Former Cortlandt Supervisor Linda Puglisi has decided not to accept a paid consulting role that was approved by the Town Board following a rash of criticism posted on social media.
During its first voting meeting of 2022 on Jan. 11, the Cortlandt Town Board voted to enter into a consulting agreement for a maximum of 10 months with Puglisi, who just retired at the end of 2021, at a rate of $6,500 month.
Puglisi, who served 34 consecutive years on the Town Board, including 30 as supervisor, was slated to assist the current administration with background information and other expertise on various issues, including the decommissioning of the Indian Point nuclear power plants.
“It’s good governance,” Puglisi said last week when asked about her new responsibility. “I’m looking forward to it. I appreciate Richard (new Supervisor Dr. Richard Becker) and the Town Board wanting me to be in that capacity. I have a lot of knowledge to bring to the table.”
However, Becker said Wednesday a “significant number” of individuals criticized the action, prompting Becker and Puglisi to reconsider the arrangement.
“In light of the many concerns voiced over the last week, we both decided that it is in the best interest of the town government to move forward,” Becker said. “We are supposed to represent the people and if they are upset about something we will stop it.”
Becker said he took offense to some comments that he wasn’t ready for the job, and noted some critics were upset with taxpayers’ money being used to pay Puglisi, which he acknowledged, “I was very sensitive to that.”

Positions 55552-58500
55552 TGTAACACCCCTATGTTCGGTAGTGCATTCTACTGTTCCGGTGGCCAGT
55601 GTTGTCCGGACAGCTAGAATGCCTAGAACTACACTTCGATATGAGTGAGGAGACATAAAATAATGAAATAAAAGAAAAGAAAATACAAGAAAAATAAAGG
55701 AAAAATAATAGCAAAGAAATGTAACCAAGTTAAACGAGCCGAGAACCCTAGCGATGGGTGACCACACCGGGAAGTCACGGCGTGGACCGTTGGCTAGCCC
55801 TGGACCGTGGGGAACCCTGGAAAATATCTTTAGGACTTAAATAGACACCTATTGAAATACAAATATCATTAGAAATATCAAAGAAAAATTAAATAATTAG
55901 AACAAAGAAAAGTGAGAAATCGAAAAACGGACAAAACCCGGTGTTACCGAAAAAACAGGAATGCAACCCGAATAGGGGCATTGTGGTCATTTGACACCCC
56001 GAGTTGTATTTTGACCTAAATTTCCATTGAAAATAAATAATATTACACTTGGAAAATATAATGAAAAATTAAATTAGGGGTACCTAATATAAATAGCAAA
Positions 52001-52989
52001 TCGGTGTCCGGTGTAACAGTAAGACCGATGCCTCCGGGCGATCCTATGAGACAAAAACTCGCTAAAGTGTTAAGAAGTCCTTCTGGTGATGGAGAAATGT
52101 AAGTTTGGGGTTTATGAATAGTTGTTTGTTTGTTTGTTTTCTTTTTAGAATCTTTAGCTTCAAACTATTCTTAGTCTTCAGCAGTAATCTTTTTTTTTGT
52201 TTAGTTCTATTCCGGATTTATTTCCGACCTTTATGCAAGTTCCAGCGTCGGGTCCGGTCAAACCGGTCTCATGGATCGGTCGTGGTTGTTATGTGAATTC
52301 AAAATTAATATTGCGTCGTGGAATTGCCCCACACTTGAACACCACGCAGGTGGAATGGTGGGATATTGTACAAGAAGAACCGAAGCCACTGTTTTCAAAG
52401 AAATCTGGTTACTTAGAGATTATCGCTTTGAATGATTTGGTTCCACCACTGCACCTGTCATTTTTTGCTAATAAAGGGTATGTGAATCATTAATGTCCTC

He did mention that having a former executive help in a transition period was very common in the business world, adding he experienced that when he took on a managerial role at Phelps Hospital.
Puglisi, who earned an annual salary of $179,000 last year, said she had agreed to continue in a volunteer capacity on a few committees and organizations.
“I appreciate Supervisor Richard Becker and the Town Board’s opportunity to work with the new administration,” Puglisi stated. “Having had 30 years as Town Supervisor we thought it would continue the excellent transition we had in the two months after Election Day to bring my experience to the new administration. It’s difficult for me to not be involved so I will be available to assist only as a volunteer to Supervisor Becker and his administration when and where needed. I would NEVER do anything to negatively impact the community that I care for so deeply and have worked so hard to make it better over the years for our residents.”
Councilman Frank Farrell, who served 26 years with Puglisi on the Town Board, voted against the consulting agreement, expressing, according to Becker, “one era ends, and another era begins.”
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